Council, “there’s no need for such moral and political discussion,
because the experts know the non-ideological and objective answers to
the questions that face us in our high-tech and increasingly biotech
world.” In this world, he said, “personal opinion is trumped by what
the ‘studies show,’ while public opinion should be guided toward a
consensus based on those studies.”

Back in January, Princeton Professor Robert George, one of the esteemed members of the now-disbanded council, wrote  in Public Discourse - prophetically as it turns out - about the uncertain future of an
Obama bioethics advisory commission. And how the public would even know
how it’s conducting such critical matters as ethic and science.

During the recent campaign, many conservative pundits
complained that the media was in the tank for Obama. It looks like we
will now get a straightforward and decisive test of the media’s
objectivity. Writers such as Rick Weiss of the Washington Post were
wrong about Bush. He did not stack his bioethics council with people
who agreed with him. What if Obama does just that, though? Will the
public be told? Or will the media apply a double standard? If Obama
stacks his council with social liberals, will the contrast with the
Bush council be noted? Or will the media implicitly adopt the view that
a council stacked with liberals isn’t really “stacked”?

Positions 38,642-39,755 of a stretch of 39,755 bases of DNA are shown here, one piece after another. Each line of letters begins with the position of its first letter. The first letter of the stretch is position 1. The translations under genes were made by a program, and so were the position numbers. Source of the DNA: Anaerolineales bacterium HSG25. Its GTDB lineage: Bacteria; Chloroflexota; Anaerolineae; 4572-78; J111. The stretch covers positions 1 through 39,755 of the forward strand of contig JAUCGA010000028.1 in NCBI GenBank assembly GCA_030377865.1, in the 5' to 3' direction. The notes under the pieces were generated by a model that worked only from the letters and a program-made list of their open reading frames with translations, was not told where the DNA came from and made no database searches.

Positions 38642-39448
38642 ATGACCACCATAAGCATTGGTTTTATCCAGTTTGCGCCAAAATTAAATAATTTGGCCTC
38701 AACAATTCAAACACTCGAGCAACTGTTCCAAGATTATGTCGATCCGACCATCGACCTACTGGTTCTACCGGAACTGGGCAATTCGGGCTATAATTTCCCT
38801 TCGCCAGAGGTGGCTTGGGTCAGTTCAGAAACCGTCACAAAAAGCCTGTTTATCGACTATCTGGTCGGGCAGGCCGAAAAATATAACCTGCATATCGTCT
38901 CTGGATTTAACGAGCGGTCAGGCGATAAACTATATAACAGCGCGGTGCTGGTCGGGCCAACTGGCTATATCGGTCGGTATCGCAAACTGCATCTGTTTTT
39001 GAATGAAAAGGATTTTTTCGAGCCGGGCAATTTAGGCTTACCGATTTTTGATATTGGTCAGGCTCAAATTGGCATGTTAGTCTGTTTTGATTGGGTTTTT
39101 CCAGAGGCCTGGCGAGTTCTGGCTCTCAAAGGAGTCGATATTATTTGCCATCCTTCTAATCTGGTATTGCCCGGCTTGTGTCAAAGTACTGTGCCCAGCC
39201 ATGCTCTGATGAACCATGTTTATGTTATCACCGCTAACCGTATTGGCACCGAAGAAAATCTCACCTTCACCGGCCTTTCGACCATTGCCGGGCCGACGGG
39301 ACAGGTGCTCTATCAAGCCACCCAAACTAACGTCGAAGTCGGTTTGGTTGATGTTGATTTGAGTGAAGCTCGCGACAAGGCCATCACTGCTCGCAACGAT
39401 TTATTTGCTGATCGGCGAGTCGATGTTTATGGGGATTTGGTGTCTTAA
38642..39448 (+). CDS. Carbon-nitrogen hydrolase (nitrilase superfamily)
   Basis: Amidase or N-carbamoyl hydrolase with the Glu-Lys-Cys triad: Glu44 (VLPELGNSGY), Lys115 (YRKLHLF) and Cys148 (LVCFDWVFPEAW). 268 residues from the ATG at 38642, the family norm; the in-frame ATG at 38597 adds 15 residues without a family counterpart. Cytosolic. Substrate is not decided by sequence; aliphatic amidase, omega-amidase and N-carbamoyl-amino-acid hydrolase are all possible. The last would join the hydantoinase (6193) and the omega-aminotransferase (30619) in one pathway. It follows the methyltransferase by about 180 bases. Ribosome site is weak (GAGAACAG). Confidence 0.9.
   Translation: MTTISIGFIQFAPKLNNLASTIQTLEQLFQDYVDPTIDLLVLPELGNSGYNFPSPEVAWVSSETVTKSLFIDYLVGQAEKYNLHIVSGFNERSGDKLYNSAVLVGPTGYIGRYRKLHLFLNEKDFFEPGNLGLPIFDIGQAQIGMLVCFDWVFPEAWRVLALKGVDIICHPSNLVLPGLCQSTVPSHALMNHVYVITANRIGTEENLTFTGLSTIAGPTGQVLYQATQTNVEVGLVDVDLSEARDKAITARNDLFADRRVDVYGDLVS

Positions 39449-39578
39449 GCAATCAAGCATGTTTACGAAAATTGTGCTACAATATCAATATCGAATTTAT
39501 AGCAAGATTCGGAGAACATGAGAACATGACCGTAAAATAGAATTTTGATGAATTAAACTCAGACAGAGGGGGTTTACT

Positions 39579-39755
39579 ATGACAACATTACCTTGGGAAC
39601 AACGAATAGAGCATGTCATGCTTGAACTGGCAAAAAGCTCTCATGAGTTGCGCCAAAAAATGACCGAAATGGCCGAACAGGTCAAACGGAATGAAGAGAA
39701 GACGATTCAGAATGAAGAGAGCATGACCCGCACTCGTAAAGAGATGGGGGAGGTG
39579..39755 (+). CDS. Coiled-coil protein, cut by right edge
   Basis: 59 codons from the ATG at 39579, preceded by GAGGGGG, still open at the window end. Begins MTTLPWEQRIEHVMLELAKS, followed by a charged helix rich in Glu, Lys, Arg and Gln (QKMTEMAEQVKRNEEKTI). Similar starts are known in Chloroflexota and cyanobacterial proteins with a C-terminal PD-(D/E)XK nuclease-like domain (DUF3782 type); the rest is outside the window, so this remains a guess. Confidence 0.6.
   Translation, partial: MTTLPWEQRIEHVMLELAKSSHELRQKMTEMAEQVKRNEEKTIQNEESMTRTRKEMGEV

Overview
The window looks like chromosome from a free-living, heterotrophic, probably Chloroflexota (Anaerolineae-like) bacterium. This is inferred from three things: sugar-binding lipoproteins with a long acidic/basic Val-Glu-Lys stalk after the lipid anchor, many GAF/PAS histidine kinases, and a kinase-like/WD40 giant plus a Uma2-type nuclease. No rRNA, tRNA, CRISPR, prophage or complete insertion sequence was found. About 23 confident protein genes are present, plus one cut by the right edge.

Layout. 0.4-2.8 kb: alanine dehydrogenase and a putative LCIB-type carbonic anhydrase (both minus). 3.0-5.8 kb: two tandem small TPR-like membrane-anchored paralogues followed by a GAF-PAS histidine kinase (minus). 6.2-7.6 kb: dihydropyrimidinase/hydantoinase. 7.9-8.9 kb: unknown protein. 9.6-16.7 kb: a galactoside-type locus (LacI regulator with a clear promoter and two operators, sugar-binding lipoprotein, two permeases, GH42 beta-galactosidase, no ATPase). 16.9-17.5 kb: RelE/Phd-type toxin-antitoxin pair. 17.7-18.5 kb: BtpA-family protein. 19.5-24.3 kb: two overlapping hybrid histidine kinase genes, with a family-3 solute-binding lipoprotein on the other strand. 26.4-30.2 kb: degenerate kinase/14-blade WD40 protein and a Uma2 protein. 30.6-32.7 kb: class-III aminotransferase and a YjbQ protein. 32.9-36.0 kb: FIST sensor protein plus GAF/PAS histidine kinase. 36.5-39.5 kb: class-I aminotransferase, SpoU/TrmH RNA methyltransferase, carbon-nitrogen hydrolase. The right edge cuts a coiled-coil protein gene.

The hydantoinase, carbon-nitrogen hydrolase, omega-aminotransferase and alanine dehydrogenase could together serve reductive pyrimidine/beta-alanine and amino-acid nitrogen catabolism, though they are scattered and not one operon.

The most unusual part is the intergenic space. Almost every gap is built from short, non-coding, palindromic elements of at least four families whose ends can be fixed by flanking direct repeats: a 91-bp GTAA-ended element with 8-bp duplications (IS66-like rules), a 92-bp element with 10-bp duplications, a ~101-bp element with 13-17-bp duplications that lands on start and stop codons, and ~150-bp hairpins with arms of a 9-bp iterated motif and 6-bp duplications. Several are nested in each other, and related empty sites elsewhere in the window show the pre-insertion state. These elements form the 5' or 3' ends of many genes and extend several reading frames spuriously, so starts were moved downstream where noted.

Regardless of what the media does, future Republican and
conservative presidents should be guided by Obama’s decision. If he
follows Bush’s lead and appoints a diverse council, they should do the
same. His decision would ratify a certain way—entirely noble—of using
bioethics advisory councils to enhance the overall quality of
deliberation and debate. If, however, Obama repudiates Bush’s openness
to permitting a range of voices on the council, including a fair
representation of dissenters from his own views, then future Republican
and conservative presidents should not allow themselves to be played as
fools. Obama will have established different terms for conducting the
debate—terms according to which the role of bioethics councils is to
advance the president’s own preordained agenda on bioethics questions,
not to provide thoughtful argumentation enriched by the inclusion of
perspectives that are critical of the president’s beliefs.

Two concluding thoughts. One, as George states in the next sentence, ‘when liberals thought that’s what Bush had done, they cried foul.’ They likely will not do so if Obama actually does it. And two….Obama has so far shown little tolerance for
“perspectives that are critical of the president’s beliefs”, now that
he is president.